Social Media Could Lead to Depression

    Depression is a serious medical condition that affects how you think, feel, and behave. Social media may lead to depression in predisposed individuals or make existing symptoms of depression[3] worse explains[4] the study above’s senior author Dr. Brian Primack. So, the problem may not be in social media per se, but how we use it.

    Signs You’re Suffering From “Social Media Depression”

    If you feel like social media is having a negative impact on your mood, then you may be suffering from “social media depression.” Look for symptoms like:

    • low self-esteem,

    • negative self-talk,

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    • a low mood,

    • irritability,

    • a lack of interest in activities once enjoyed,

    • and social withdrawal.

    If you’ve had these symptoms for more than two weeks and if this is how you feel most of the time, then you are likely depressed. Although “social media depression “is not a term recognized in the medical setting, social media depression seems to be a real phenomenon affecting around 50% of social media users. As explained in a review study[5] published in Cyberpsychology, Behavior, and Social Networking, if a person has a certain predisposition to depression and other mental disorders, social media use may only worsen their mental health.

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    Social Media Could Crush Self-Esteem

    We know that social media and depression are in some way linked, but why is this so? Well, according to Igor Pantic, MD, Ph.D.[6], social media use skews your perception about other people’s lives and traits. To explain this further, most people like to portray an idealized image of their lives, personal traits, and appearance on sites like Facebook and Instagram. If you confuse this idealized image with reality, you may be under the false impression that everyone is better than you which can crush your self-esteem and lead to depression. This is especially true for teens and young adults who are more likely to compare themselves to others. If you already suffer from low self-esteem, the illusion that everyone has it better off than you will just make you feel worse.

    Causing Social Isolation and Other Negative Emotions

    Another commonly cited reason for the negative impact of social media on mental health is its link with social isolation. Depressed people are more likely to isolate themselves socially and chose only to interact indirectly through social media platforms. But communication online tends to be superficial and is lacking when compared to real-life interaction explains Panic. What this means is not that social media leads to isolation but the other way around, possibly explaining why we find so many depressed persons on these sites.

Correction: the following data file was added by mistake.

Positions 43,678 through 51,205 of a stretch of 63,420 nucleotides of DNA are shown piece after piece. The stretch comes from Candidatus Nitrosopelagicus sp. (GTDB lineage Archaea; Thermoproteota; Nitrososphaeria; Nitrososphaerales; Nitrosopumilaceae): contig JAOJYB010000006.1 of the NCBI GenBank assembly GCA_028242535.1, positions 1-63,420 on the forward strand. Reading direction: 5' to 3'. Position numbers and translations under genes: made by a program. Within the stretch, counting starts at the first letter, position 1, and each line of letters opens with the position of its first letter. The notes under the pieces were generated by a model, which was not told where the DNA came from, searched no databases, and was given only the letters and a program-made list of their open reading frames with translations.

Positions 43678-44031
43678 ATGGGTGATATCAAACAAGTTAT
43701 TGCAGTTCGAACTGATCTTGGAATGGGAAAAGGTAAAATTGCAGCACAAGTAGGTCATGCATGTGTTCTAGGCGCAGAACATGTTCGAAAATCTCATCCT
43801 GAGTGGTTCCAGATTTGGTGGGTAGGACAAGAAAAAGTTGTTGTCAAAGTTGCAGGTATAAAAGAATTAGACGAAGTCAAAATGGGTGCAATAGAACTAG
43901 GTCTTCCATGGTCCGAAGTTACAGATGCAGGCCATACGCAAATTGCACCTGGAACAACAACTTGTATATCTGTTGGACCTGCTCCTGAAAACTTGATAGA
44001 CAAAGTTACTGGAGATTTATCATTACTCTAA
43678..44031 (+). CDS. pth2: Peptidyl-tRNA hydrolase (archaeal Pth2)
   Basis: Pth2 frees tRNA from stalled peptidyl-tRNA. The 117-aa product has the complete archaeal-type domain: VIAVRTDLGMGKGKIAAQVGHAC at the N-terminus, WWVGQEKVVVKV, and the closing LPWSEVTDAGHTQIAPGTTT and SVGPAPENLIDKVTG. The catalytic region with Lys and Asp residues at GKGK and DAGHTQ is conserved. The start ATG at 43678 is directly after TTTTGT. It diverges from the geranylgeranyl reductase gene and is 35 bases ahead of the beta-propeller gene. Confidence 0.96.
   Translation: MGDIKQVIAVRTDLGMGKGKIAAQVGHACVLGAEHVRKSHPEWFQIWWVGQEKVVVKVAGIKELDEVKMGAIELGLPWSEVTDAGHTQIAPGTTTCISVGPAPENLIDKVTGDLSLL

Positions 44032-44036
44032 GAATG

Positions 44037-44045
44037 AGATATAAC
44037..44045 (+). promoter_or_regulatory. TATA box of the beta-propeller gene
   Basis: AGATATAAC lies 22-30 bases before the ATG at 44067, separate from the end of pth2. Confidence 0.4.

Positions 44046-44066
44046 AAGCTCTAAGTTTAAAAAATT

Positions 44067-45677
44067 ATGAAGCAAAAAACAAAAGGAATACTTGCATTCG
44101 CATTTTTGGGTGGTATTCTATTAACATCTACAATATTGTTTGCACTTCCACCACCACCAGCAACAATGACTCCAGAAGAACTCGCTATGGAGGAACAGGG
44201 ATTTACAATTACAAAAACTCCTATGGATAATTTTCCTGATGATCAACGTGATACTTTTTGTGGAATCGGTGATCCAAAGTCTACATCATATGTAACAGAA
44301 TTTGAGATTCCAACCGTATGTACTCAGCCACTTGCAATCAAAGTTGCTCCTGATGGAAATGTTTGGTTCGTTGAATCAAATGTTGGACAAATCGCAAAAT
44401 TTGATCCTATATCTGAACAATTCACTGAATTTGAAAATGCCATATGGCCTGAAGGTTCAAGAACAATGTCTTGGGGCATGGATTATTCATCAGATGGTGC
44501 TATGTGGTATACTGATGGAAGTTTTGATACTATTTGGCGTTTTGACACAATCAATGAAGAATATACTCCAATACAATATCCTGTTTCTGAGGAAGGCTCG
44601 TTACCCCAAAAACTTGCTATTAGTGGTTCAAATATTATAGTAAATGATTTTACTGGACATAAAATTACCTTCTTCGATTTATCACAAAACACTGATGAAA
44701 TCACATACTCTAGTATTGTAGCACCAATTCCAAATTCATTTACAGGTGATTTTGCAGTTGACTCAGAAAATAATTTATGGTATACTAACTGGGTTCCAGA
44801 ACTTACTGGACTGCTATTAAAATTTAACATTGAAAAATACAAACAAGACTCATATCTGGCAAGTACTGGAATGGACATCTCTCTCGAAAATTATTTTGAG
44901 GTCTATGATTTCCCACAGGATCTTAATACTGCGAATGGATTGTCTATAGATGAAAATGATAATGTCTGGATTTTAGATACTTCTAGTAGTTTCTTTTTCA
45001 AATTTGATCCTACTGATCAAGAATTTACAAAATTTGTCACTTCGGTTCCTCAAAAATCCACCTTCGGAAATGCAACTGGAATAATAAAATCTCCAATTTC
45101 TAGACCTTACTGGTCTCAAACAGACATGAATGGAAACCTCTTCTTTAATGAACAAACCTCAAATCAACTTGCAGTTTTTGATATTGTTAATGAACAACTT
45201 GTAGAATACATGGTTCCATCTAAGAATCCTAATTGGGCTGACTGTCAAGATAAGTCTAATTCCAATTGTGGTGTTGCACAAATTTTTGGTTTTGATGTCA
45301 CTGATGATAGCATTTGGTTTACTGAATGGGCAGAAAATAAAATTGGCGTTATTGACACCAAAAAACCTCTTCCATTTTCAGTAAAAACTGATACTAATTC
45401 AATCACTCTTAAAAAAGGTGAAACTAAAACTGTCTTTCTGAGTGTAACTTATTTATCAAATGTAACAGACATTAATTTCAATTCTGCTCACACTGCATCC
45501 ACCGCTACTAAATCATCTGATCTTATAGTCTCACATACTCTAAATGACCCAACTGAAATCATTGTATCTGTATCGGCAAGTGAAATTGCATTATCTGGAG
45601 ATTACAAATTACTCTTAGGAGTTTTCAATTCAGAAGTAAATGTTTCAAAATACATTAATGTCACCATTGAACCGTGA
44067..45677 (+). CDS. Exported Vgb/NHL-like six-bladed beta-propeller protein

Lastly, social media use may generate negative emotions in you like envy, jealousy, dislike, loneliness, and many others and this may worsen your depressive symptoms.

    Why We Need to Take This Seriously

    Both depression and social media use are on the rise according to epidemiological studies. Since each one has an impact on the other, we have to start thinking of healthier ways to use social media. Teens and young adults are especially vulnerable to the negative impact of social media on mental health.

    Advice on Social Media Use

    Although these findings did not provide any cause-effect explanation regarding Facebook and depression[7], they still do prove that social media use may not be a good way to handle depression. For this reason, the leading authors of these studies gave some suggestions as to how clinicians and people can make use of such findings.

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    One suggestion is that clinicians should ask patients about their social media habits. Then they can advise them on how to change their outlook on social media use or even suggest limiting their time spent on social media.

    Some social media users may also exhibit addictive behavior; they may spend too much time due to compulsive urges. Any compulsive behavior is bound to lead to feelings of guilt which can worsen depressive symptoms.

    Having Unhealthy Relationship with Social Media

    If you feel like your relationship with social media is unhealthy, then consider the advice on healthy social media use provided by psychology experts from Links Psychology[8]:

    Avoid negative social comparison – always keep in mind that how people portray themselves and their lives on social media is not a realistic picture, but rather an idealized one. Also, avoid comparing yourself to others because this behavior can lead to negative self-talk.

    Remember that social media is not a replacement for real life – Social media is great for staying in touch and having fun, but it should never replace real-world interactions.

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    Avoid releasing personal information – For your safety and privacy, make sure to be careful with what you post online.

    Report users who bully and harass you – It’s easy to be a bully in the anonymous and distant world of social media. Don’t take such offense personally and report those who abuse social media to harass others.

    The bits of advice listed above can help you establish a healthy relationship with social media. Always keep these things in mind to avoid losing an objective perspective of what social media is and how it is different from real life. If you are currently suffering from depression, talk to your doctor about what is bothering you so that you can get the treatment you need to get better. Tell your doctor about your social media use and see if they could give you some advice on this topic.

    Reference